Map Translation Interface
There's a huge community of translators on the web. OpenStreetMap can work with them directly.
Wikipedia, Global Voices, Meedan, and many more working on content translation. Ubuntu, Fedora, OpenOffice, and many many more working on software translation. Just a few weeks before SotM, the Open Translation Tools conference was held in Amsterdam :) (http://www.aspirationtech.org/events/opentranslation/2009)
Translators are used to a certain kind of interface, typically lists of phrases to translate. We can build an interface more welcoming for translators, and tap into this huge community. They want to simply translate, not add new data to the map .. and as OSM grows, we're going to need to offer multiple interfaces to appeal to different types of contributors.
What's envisioned is a simple app, with a slippy map. Zoom/pan to the area of interest, select the types of things you want to translate, and submit. The app generates a list, with the name of the object, the localised names in the languages you're interested in, and a small inset static map for reference. Add your translations, submit. The app gets authorization through OAuth, and submits your changeset.
Kinds of Placename Translations
Not all map features need translating in the same way. For now, let's assume that only the 'name' tag will be translated, since that is about the only place where freeform natural language is used. (Possibly 'note', 'FIXME' and other things like parking restrictions could also contain natural language, but they are not normally rendered on maps.)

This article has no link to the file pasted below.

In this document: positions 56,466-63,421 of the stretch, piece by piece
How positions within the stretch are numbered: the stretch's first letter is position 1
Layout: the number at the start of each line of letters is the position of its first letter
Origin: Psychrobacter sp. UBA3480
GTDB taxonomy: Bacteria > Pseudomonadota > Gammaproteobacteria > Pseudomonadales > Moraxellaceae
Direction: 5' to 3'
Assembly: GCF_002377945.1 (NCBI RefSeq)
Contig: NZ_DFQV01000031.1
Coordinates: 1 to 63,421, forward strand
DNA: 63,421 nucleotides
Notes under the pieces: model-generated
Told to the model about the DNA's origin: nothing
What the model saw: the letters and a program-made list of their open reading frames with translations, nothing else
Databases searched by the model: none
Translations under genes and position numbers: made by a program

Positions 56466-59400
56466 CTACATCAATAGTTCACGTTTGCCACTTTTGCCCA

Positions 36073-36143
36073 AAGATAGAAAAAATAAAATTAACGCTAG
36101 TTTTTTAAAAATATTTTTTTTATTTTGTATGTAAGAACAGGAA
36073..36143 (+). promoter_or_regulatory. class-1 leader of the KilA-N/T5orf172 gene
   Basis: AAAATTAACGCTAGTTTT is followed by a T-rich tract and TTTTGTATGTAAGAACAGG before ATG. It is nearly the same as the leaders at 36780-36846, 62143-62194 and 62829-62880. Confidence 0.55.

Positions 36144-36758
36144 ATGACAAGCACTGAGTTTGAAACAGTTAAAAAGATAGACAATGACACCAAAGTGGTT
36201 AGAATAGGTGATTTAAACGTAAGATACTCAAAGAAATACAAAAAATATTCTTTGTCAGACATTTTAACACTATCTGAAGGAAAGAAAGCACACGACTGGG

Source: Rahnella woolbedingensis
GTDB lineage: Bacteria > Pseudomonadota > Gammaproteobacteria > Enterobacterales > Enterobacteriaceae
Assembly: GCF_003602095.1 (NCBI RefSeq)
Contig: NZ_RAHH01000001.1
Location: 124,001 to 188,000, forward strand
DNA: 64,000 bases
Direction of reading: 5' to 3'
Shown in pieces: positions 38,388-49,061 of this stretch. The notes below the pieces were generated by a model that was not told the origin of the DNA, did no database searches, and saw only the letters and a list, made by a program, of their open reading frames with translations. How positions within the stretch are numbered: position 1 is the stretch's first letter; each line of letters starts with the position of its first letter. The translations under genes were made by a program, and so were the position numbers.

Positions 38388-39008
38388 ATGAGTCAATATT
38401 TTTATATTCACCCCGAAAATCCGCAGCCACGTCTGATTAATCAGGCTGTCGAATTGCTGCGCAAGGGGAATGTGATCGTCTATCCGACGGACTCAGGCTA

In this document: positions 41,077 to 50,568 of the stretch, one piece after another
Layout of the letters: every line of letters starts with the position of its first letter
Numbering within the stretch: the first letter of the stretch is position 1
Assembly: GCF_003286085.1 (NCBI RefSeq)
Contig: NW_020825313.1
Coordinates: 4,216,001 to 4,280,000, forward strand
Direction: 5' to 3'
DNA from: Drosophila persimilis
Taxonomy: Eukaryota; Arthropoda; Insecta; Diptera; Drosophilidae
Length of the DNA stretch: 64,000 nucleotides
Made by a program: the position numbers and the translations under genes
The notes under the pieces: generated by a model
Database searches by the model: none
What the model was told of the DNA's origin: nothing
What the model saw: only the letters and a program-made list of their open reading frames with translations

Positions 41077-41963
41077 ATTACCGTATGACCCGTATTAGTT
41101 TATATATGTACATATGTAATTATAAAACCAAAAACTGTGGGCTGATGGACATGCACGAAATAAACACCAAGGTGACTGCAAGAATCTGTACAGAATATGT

Now, there are different kinds of names. There are those which are descriptive, such as 'Town hall' or 'London Zoo', which can always be translated. Then there are names which are purely proper names, such as 'Rome' or 'Brazil'. These may or may not have equivalents in different languages. Many names are in between these two poles, such as Paris's Arc de Triomphe, which may be rendered in English as the Triumphal Arch (taking it as a description to be translated), or kept in the original French (taking it as a proper name). Many languages simply use different character sets. Finally, some things like street names are rarely translated, even if they carry a meaning. In London is Bread Street, but it wouldn't be expected to see it on a Spanish tourist guide as 'Calle del Pan'.
Any translation interface should accommodate these different levels of translatability. One way might be to record two different kind of translations: one being an equivalent name for a well-known place, and the other kind a translation of the meaning of a string. The web interface would have a tickbox to distinguish the two kinds.
The regular API can be used of course .. but possible local extension to the API that focuses on just receiving new translations. This could be helpful for translations that are predominantly transliterations, for instance from Japanese to Romaji to fill missing name:en tags in Japan. Similar programs exist in Hangul and Chinese, and possibly others. Alternatively, this could be covered by specialized import tools, or guidelines.